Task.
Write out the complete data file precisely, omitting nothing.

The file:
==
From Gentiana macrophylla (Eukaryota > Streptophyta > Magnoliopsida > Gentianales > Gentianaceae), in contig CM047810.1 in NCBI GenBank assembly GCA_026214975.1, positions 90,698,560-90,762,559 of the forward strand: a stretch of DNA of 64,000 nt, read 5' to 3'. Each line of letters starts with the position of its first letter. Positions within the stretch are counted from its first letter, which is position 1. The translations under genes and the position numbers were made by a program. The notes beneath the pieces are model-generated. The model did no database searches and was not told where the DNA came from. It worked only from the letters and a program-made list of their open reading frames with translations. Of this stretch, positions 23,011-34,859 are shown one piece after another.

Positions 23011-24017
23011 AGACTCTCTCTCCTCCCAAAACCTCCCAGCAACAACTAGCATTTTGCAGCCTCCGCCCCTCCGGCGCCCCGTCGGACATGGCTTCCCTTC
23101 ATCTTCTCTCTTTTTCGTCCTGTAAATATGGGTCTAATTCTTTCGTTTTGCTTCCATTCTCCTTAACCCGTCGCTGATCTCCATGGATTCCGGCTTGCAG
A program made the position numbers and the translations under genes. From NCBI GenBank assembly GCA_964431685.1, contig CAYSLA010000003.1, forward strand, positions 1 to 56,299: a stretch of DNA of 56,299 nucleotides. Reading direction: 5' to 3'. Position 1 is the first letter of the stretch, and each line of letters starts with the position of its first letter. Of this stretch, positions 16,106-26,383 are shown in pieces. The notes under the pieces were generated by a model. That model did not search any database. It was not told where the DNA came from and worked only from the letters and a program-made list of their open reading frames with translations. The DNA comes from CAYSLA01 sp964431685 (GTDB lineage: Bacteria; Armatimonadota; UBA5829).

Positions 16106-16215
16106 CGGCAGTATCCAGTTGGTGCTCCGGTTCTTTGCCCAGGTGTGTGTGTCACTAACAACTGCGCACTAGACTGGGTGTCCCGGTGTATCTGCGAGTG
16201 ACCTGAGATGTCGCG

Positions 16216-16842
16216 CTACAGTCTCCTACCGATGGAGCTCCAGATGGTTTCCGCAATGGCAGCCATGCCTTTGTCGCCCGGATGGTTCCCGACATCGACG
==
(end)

From Gentiana macrophylla (Eukaryota > Streptophyta > Magnoliopsida > Gentianales > Gentianaceae), in contig CM047810.1 in NCBI GenBank assembly GCA_026214975.1, positions 90,698,560-90,762,559 of the forward strand: a stretch of DNA of 64,000 nt, read 5' to 3'. Each line of letters starts with the position of its first letter. Positions within the stretch are counted from its first letter, which is position 1. The translations under genes and the position numbers were made by a program. The notes beneath the pieces are model-generated. The model did no database searches and was not told where the DNA came from. It worked only from the letters and a program-made list of their open reading frames with translations. Of this stretch, positions 23,011-34,859 are shown one piece after another.

Positions 23011-24017
23011 AGACTCTCTCTCCTCCCAAAACCTCCCAGCAACAACTAGCATTTTGCAGCCTCCGCCCCTCCGGCGCCCCGTCGGACATGGCTTCCCTTC
23101 ATCTTCTCTCTTTTTCGTCCTGTAAATATGGGTCTAATTCTTTCGTTTTGCTTCCATTCTCCTTAACCCGTCGCTGATCTCCATGGATTCCGGCTTGCAG
A program made the position numbers and the translations under genes. From NCBI GenBank assembly GCA_964431685.1, contig CAYSLA010000003.1, forward strand, positions 1 to 56,299: a stretch of DNA of 56,299 nucleotides. Reading direction: 5' to 3'. Position 1 is the first letter of the stretch, and each line of letters starts with the position of its first letter. Of this stretch, positions 16,106-26,383 are shown in pieces. The notes under the pieces were generated by a model. That model did not search any database. It was not told where the DNA came from and worked only from the letters and a program-made list of their open reading frames with translations. The DNA comes from CAYSLA01 sp964431685 (GTDB lineage: Bacteria; Armatimonadota; UBA5829).

Positions 16106-16215
16106 CGGCAGTATCCAGTTGGTGCTCCGGTTCTTTGCCCAGGTGTGTGTGTCACTAACAACTGCGCACTAGACTGGGTGTCCCGGTGTATCTGCGAGTG
16201 ACCTGAGATGTCGCG

Positions 16216-16842
16216 CTACAGTCTCCTACCGATGGAGCTCCAGATGGTTTCCGCAATGGCAGCCATGCCTTTGTCGCCCGGATGGTTCCCGACATCGACG